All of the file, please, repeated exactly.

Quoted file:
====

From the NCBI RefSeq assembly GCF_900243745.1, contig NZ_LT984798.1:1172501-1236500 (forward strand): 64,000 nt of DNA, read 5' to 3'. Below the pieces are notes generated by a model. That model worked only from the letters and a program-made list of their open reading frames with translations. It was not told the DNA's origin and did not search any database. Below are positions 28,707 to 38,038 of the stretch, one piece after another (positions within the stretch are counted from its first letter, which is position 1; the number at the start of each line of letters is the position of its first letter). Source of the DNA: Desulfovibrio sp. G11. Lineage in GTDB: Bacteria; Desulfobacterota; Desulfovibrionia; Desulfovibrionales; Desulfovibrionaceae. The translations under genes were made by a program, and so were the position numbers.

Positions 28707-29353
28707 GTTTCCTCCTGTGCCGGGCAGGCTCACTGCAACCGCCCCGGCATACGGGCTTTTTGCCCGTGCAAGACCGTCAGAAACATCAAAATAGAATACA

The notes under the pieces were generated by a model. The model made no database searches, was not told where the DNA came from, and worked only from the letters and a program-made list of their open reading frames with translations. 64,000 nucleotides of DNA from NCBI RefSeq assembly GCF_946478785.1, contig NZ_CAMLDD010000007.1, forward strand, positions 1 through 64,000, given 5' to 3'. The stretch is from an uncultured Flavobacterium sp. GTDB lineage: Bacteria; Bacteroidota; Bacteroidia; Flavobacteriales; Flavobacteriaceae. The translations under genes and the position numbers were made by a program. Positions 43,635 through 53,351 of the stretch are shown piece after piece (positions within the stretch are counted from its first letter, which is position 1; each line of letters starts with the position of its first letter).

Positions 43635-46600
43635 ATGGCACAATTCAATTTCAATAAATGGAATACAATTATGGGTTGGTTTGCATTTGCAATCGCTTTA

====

From the NCBI RefSeq assembly GCF_900243745.1, contig NZ_LT984798.1:1172501-1236500 (forward strand): 64,000 nt of DNA, read 5' to 3'. Below the pieces are notes generated by a model. That model worked only from the letters and a program-made list of their open reading frames with translations. It was not told the DNA's origin and did not search any database. Below are positions 28,707 to 38,038 of the stretch, one piece after another (positions within the stretch are counted from its first letter, which is position 1; the number at the start of each line of letters is the position of its first letter). Source of the DNA: Desulfovibrio sp. G11. Lineage in GTDB: Bacteria; Desulfobacterota; Desulfovibrionia; Desulfovibrionales; Desulfovibrionaceae. The translations under genes were made by a program, and so were the position numbers.

Positions 28707-29353
28707 GTTTCCTCCTGTGCCGGGCAGGCTCACTGCAACCGCCCCGGCATACGGGCTTTTTGCCCGTGCAAGACCGTCAGAAACATCAAAATAGAATACA

The notes under the pieces were generated by a model. The model made no database searches, was not told where the DNA came from, and worked only from the letters and a program-made list of their open reading frames with translations. 64,000 nucleotides of DNA from NCBI RefSeq assembly GCF_946478785.1, contig NZ_CAMLDD010000007.1, forward strand, positions 1 through 64,000, given 5' to 3'. The stretch is from an uncultured Flavobacterium sp. GTDB lineage: Bacteria; Bacteroidota; Bacteroidia; Flavobacteriales; Flavobacteriaceae. The translations under genes and the position numbers were made by a program. Positions 43,635 through 53,351 of the stretch are shown piece after piece (positions within the stretch are counted from its first letter, which is position 1; each line of letters starts with the position of its first letter).

Positions 43635-46600
43635 ATGGCACAATTCAATTTCAATAAATGGAATACAATTATGGGTTGGTTTGCATTTGCAATCGCTTTA